Education

Controversy flares over McHenry West High School Marine graduate's attire

School District 156 officials say they did not prevent Marine from participating in ceremony

From the Twitter profile of @Lexii_vargas
From the Twitter profile of @Lexii_vargas

McHENRY – The McHenry West graduate who could not participate in Thursday's graduation after choosing to wear her U.S. Marine Corps dress blues said she does not want the attention or controversy that has ensued since the ceremony.

In a statement released by the Corps, Pvt. Megan Howerton said she had been informed of the district's policy, which would not allow her to wear her dress blues unless she wore a gown over it.

"I do not want the controversy that is saturating social media, and I do not want to draw attention away from the class of 2016," Howerton stated. "That being said, it was my choice not to participate in the graduation."

She added she did not want to make any additional statements and instead wanted to put the incident behind her to start her career in the Corps.

McHenry Community High School District 156 posted a statement on its website Friday after several social media posts in community groups expressed outrage on behalf Howerton, some using the hashtag #letmeganwalk.

Posters said Howerton graduated early and joined the Marines, then came back for the school's ceremony.

Principal Marsha Potthoff said dress code expectations were communicated in advance through an April letter to parents and students, a senior meeting that occurred on May 6, and again on the day of graduation rehearsal.

Potthoff said the district was not made aware until 6:15 p.m. the night of graduation, which began at 7 p.m., that the student intended to not adhere to the district's policy.

"The purpose of graduation is to recognize all students as a class," Potthoff said. "I think we try to honor the group as a collective whole. That's our philosophy of graduation."

Director of Curriculum Carl Vallianatos said he wished there had been a dialogue with the student prior to Thursday night.

"Because 6:30 p.m. the night of is just not the time to have the issue," Vallianatos said. "It could've been talked about before it came to be an issue that took away from the celebration of the entire group."

In its statement, the district said that in the past, active-duty military students had been allowed to wear their graduation gowns on top of their military uniforms with their military hats.

According to Marine regulations, however, "No part of a prescribed uniform, except those items not exclusively military in character, will be worn with civilian clothing."

Sgt. Trevon Peracca, the marketing and public affairs representative for Marine Corps Recruiting Station in Chicago, in a statement said the Corps is proud to have Howerton amongst its ranks and appreciative that she feels proud to wear the uniform. He also said the Corps recognized that there are policies in place that outline graduation dress codes.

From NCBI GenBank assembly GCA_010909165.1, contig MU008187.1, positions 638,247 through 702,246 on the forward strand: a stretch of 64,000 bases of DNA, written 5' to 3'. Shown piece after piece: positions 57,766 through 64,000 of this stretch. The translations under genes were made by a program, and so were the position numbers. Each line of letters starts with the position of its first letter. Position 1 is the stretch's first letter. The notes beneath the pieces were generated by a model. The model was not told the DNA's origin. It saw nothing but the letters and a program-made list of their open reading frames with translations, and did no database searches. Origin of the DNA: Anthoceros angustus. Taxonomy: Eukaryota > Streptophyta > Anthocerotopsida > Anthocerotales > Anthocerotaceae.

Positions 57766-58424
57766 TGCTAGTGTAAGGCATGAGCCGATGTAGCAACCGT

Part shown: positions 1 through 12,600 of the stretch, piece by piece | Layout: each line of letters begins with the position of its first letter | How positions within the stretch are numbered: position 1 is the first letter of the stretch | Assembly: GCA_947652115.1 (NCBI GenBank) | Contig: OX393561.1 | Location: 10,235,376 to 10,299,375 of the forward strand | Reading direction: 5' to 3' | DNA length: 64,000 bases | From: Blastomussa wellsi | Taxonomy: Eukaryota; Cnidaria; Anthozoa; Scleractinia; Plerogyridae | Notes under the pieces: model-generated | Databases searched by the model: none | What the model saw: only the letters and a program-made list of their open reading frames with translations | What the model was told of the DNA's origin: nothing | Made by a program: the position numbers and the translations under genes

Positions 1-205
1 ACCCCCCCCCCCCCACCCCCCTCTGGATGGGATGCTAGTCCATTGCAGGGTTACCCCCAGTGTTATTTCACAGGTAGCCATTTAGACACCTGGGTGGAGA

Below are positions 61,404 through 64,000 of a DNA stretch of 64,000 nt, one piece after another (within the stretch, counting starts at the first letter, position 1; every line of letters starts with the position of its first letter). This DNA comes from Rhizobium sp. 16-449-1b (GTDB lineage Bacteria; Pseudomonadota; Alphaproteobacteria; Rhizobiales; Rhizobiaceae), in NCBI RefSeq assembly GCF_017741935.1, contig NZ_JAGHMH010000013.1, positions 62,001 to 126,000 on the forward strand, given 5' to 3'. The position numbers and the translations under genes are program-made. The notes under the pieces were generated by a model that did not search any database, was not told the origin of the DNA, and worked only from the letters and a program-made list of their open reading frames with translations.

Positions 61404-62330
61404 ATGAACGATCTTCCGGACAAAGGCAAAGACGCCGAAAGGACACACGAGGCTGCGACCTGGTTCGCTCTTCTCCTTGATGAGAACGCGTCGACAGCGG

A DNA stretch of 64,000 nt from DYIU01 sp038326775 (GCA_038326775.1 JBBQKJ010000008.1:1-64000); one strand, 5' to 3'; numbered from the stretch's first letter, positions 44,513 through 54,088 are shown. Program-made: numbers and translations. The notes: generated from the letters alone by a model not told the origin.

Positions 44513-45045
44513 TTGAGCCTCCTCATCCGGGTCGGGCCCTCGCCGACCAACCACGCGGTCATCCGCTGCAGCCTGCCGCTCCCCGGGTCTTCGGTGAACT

"As high school graduations recognize the academic accomplishments of the class and the class's final chapter at that institution, the decision to allow individuals to wear uniforms during graduations is at the discretion of the school," Peracca said.

New Hampshire earlier this month enacted a law forbidding high schools from requiring students in the Armed Forces from covering up their dress uniforms with a gown. The law was named in honor of a Marine who was forbidden from wearing his dress uniform at his graduation, and was killed in action in Afghanistan a year later. California passed a similar law several years ago.

Cmdr. Ronnie Reber of the McHenry Veterans of Foreign Wars issued a statement, which District 156 posted on its website. While Reber did not specifically mention the situation at issue, he did list past instances of support from McHenry high schools.

"I personally, along with my fellow Veterans, are proud to call McHenry home and wholeheartedly support the McHenry high schools in their functions," Reber wrote.

Also posted was a letter from Colin Brennan, who is identified as an active-duty Marine and 2014 McHenry West graduate. In his letter, Brennan states because the ceremony was a District 156 event and not one of the military, the regulated "uniform," to him, was the cap and gown.

"It is unfair to the district to be looked at so negatively by the entire community for following a rule," he said.

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